Re: Proposal: 100-Continue optional under Client control

On Fri, 4 Jul 1997, Koen Holtman wrote:

> David W. Morris:
> >
> [...]
> >
> >I have just reviewed RFC 2068 and find no indication that 100 (Continue)
> >is a hop-hop mechanism.
> Maybe we mean something different when we say hop-by-hop.  
> What I meant is that the message transmission requirements and binary
> exponentiual backoff happen between *client* and *server* (these are
> the words the spec uses everywhere), not between *user agent* and
> *origin server*.
> In a chain of clients relaying a request, it would be up to each
> individual client to decide whether to wait for a 100.

We use the term server when we don't choose to differentiate between
proxies and servers. The proposed Expected: header is not a hop-hop
header as described in the RFC nor is the 100 Continue a hop-hop

For example,  section 10.1.1 describing 100 Continue states:
   The server
   MUST send a final response after the request has been completed.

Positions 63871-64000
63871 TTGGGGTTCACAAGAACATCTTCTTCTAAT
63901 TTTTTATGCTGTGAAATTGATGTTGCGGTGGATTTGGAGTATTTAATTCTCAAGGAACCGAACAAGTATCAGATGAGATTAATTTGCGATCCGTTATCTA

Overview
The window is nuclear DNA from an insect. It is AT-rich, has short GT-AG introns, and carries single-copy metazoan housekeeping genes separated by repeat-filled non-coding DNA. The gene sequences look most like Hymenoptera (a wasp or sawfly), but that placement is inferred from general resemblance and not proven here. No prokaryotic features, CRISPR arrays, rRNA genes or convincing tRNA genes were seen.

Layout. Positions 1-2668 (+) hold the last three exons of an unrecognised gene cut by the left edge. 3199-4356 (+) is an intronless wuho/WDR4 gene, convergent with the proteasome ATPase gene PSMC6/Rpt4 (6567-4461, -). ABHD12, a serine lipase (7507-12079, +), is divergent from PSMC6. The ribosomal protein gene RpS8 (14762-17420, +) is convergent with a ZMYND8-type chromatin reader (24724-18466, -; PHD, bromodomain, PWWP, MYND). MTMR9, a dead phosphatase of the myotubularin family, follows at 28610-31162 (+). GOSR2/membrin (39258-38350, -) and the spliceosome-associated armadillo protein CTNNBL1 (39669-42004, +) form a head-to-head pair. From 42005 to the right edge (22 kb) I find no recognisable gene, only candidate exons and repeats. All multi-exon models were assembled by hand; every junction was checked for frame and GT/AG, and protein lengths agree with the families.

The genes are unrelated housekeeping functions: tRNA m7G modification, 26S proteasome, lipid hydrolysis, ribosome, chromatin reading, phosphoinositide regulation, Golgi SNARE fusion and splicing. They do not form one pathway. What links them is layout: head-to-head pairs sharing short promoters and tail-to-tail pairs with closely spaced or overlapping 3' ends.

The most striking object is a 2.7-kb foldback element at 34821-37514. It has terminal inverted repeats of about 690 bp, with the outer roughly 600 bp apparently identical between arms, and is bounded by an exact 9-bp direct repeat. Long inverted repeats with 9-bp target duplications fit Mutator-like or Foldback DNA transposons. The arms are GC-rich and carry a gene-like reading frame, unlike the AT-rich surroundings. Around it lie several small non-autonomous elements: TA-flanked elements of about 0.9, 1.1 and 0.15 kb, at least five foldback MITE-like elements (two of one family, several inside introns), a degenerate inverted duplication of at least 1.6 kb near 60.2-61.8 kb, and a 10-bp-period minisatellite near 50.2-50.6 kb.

The clear implication to me is:
   - The origin server MUST send the final response
   - Any proxies must forward the final response

Section 13.11 says:
    This does not prevent
    a cache from sending a 100 (Continue) response before the inbound
    server has replied.
Which is a permission for the proxy to send the 100 Continue but to me
quite clear that the origin server is the real intended target of the
mechanism. The proxy is not required to send the 100 continue.

In much of the recent discussion which resulted in my proposal, it seemed
to be that the contributors were clearly thinking in terms of
the 100 Continue mechanism as a pacing control between the client and
the origin server.

Hence, I think that if that isn't the intent of the HTTP/1.1 protocol,
we have a bigger issue than has surfaced previously.

Dave Morris

Received on Friday, 4 July 1997 13:14:12 UTC